Race-based admissions must end
The¬†future of race-based college admissions once again lies in the hands of U.S. Supreme Court justices, who are currently considering a case challenging the University of Texas at Austin for its inclusion of race as a factor in the admissions process. The case, Fisher v. The University of Texas at Austin,was brought by a Caucasian applicant, Abigail Fisher, who was rejected by UT in 2008 and is now claiming that the university discriminated against her based on her race in violation of the Equal Protection Clause of the Fourteenth Amendment.
If the court were to rule in Fisher‚Äôs favor, against the university‚Äôs current policy of race-based affirmative action, their decision would be a victory for equality of opportunity for all hard-working citizens, regardless of the color of their skin. This would effectively move society closer toward an age in which people are truly judged based on the content of their character.
Last Wednesday, the justices began deliberating over affirmative action‚Äôs constitutionality, hearing oral arguments from both parties. A ruling that agrees with Fisher could lead to the adoption of race-neutral policies in public universities across the nation and for the sake of integrity and fairness in universities and the rest of society, the court must do so.
The court must consider how the UT Austin admissions process works and if it is constitutional. A state law mandates that all Texas high school seniors who rank in the top 10 percent of their class are accepted. The remaining applicants are considered based on traditional factors such as grades, standardized test scores, extracurricular activities ‚ÄĒ and race.¬† UT defends its use of race-based admissions as a means to diversify its student body. Affirmative action has long served that beneficial purpose.
But college is a time when young people should be recognized for their positive attributes and potential contributions to the world, whatever color their skin might be. Emphasizing race as a factor of admission reduces applicants to mere statistics, re-drawing the very color lines that affirmative action aims to dissolve. Race is not, nor will it ever be, an accurate predictor of the contributions an applicant would make if accepted to a university.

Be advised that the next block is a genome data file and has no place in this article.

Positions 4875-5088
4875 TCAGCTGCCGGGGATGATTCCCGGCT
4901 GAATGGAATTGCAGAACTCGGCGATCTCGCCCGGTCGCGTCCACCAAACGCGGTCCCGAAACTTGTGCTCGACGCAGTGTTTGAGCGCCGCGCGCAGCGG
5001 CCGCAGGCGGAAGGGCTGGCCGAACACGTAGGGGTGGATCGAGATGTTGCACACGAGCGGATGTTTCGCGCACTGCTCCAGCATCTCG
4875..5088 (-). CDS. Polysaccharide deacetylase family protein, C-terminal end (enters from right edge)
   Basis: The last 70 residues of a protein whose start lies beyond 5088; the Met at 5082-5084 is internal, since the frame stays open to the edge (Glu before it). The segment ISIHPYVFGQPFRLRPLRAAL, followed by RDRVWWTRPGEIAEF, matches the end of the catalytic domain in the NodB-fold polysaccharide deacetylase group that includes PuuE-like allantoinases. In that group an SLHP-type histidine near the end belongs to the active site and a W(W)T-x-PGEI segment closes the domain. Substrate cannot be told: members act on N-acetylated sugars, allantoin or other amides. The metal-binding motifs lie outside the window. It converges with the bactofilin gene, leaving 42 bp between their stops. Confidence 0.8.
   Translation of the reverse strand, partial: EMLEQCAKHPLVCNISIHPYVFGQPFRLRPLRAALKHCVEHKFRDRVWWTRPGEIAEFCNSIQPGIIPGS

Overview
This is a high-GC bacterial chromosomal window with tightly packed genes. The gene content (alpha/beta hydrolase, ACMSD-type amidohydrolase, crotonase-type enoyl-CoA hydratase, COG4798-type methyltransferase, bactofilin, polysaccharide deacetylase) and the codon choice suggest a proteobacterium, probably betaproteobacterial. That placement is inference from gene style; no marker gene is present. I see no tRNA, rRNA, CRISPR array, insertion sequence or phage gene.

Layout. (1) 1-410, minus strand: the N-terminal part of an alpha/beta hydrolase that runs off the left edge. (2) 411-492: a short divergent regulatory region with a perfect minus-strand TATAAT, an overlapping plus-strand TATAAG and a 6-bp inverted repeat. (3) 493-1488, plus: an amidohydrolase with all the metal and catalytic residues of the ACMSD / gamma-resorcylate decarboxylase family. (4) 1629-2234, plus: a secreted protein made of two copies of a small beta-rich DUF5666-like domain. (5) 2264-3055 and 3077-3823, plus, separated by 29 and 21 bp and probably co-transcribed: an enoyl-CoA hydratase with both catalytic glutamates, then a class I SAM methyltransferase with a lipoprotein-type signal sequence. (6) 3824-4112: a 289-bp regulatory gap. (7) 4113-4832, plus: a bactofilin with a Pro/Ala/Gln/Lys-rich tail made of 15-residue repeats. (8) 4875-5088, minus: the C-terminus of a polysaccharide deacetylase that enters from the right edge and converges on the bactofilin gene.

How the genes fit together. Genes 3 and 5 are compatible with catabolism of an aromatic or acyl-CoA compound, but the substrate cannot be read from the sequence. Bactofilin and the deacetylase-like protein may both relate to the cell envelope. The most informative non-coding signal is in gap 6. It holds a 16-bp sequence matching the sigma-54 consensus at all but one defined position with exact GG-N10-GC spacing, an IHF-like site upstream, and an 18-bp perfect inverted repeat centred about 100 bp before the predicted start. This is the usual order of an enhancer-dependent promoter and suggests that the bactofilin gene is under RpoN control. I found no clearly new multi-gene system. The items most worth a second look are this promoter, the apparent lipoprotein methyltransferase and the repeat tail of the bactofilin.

An additional harm is that race-based affirmative action promotes the myth that individuals of historically disadvantaged backgrounds need the government as their protector and caretaker. These policies keep individuals dependent on the government for success rather than free them from discrimination. This fosters continued divisions along racial lines, focusing on the physical appearance of individuals instead of emphasizing their accomplishments.
To accept an applicant who is less qualified than another because he or she is a member of an ethnic minority contradicts what universities stand for, especially in a country that values hard work and is expected to award individuals based on merit.
If America is to move into a truly post-racism age in which people do not group themselves into narrow categories of ethnicity, the court must rule that UT‚Äôs policy is unconstitutional.
As America advances into an age of globalization, it remains counterintuitive and anachronistic to still be hung up on racial identification. Affirmative action policies keep the wounds of inequalities fresh, creating an endless cycle of racial tensions that detract attention from who individuals are beyond their skin color.
The decision made in this case could do one of two things: continue discriminatory policies in university admissions and remain rooted in a close-minded past, or move society forward toward a future that emphasizes true equality of opportunity.
Only once this paradigm shift occurs will the United States will break in to a post-racism era in where people are rewarded for their character and achievements rather than for surface-level and predetermined qualities such as skin color. There is no better place for this to take place than the nation‚Äôs universities, and the Supreme Court must make the decision that will spark this crucial shift.
Sarah Cueva is a junior majoring in political science and Middle East studies. Her column ‚ÄúLeaning Toward Liberty‚ÄĚ runs Mondays.